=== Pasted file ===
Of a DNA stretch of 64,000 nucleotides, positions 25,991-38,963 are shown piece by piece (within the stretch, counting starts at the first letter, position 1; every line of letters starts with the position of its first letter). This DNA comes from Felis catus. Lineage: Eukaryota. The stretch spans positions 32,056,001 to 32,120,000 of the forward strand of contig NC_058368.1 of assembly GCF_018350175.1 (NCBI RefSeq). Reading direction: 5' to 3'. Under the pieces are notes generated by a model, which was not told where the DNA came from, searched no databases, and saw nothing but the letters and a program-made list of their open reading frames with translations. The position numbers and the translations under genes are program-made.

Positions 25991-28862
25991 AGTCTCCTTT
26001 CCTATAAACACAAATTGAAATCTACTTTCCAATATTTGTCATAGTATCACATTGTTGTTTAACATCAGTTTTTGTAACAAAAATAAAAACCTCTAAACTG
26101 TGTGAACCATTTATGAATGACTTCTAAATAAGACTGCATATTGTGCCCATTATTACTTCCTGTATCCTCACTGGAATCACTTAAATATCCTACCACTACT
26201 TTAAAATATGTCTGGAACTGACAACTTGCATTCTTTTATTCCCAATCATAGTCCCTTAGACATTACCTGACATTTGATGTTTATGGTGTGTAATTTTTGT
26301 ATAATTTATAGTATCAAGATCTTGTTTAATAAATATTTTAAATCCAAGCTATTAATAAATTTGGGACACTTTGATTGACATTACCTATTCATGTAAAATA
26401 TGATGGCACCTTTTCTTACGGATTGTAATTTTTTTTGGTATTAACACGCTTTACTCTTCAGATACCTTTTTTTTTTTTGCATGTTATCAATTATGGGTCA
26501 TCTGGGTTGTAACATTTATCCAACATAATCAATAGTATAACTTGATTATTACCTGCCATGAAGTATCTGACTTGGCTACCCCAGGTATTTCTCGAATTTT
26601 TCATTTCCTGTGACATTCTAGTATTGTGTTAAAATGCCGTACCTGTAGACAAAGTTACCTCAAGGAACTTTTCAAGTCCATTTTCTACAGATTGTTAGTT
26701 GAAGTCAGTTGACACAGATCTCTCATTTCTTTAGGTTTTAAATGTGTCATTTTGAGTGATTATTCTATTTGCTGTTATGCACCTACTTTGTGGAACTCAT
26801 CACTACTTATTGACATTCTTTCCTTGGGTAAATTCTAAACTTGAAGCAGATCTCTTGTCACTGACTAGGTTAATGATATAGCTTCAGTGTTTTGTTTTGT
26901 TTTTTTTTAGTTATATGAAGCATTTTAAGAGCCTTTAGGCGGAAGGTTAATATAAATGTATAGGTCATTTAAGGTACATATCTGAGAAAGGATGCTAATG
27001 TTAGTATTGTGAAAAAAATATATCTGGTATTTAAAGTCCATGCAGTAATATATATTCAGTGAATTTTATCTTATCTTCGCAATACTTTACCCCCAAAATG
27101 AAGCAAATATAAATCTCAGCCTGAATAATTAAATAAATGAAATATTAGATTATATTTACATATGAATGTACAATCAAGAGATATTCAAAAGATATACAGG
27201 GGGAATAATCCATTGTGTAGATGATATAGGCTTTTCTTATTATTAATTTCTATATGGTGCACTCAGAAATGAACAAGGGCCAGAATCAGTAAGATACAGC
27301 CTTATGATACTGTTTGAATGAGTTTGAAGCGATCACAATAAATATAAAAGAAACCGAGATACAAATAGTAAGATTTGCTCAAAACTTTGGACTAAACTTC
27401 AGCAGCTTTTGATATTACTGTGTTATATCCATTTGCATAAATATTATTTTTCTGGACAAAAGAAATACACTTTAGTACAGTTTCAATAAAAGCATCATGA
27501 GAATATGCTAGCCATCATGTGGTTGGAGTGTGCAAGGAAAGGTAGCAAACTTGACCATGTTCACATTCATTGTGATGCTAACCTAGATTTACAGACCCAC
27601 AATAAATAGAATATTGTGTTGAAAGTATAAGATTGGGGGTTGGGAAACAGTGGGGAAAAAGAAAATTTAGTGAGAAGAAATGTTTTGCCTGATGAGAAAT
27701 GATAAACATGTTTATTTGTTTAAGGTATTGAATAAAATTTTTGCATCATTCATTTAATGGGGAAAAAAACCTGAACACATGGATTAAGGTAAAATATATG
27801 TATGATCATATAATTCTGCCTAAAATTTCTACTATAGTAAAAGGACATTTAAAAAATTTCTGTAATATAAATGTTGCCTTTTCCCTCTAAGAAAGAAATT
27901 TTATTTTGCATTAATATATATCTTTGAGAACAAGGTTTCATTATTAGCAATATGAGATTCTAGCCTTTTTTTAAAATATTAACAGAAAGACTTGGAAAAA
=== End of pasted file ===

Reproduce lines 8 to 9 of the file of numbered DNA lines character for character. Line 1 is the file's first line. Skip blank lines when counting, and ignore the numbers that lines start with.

26401 TGATGGCACCTTTTCTTACGGATTGTAATTTTTTTTGGTATTAACACGCTTTACTCTTCAGATACCTTTTTTTTTTTTGCATGTTATCAATTATGGGTCA
26501 TCTGGGTTGTAACATTTATCCAACATAATCAATAGTATAACTTGATTATTACCTGCCATGAAGTATCTGACTTGGCTACCCCAGGTATTTCTCGAATTTT